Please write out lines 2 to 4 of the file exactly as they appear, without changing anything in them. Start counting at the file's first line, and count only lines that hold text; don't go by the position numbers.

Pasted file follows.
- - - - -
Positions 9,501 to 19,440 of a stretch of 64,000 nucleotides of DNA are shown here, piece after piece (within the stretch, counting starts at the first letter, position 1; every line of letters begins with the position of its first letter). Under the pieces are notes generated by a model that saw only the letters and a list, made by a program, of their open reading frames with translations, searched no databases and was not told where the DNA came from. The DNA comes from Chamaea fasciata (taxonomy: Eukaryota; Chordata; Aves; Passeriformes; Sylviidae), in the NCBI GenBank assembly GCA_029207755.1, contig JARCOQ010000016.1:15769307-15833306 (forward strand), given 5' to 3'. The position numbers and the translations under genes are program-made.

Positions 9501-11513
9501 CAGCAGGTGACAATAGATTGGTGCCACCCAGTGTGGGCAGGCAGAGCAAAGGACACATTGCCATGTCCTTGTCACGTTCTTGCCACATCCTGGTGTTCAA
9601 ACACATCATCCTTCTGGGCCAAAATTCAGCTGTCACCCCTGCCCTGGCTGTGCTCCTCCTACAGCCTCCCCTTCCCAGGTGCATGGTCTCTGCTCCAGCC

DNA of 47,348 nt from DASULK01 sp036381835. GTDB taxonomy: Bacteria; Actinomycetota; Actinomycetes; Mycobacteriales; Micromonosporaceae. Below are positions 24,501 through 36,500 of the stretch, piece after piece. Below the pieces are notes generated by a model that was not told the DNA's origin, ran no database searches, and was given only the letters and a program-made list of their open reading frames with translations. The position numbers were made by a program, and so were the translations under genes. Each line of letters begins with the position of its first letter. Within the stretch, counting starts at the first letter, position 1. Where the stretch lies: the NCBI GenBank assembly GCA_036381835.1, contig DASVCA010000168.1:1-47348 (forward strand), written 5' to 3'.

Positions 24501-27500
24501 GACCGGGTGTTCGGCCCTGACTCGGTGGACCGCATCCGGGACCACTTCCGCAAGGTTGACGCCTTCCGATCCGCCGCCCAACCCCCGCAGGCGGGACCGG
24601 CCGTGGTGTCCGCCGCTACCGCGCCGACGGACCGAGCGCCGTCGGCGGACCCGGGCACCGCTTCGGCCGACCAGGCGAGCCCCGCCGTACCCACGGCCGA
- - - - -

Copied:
Positions 9501-11513
9501 CAGCAGGTGACAATAGATTGGTGCCACCCAGTGTGGGCAGGCAGAGCAAAGGACACATTGCCATGTCCTTGTCACGTTCTTGCCACATCCTGGTGTTCAA
9601 ACACATCATCCTTCTGGGCCAAAATTCAGCTGTCACCCCTGCCCTGGCTGTGCTCCTCCTACAGCCTCCCCTTCCCAGGTGCATGGTCTCTGCTCCAGCC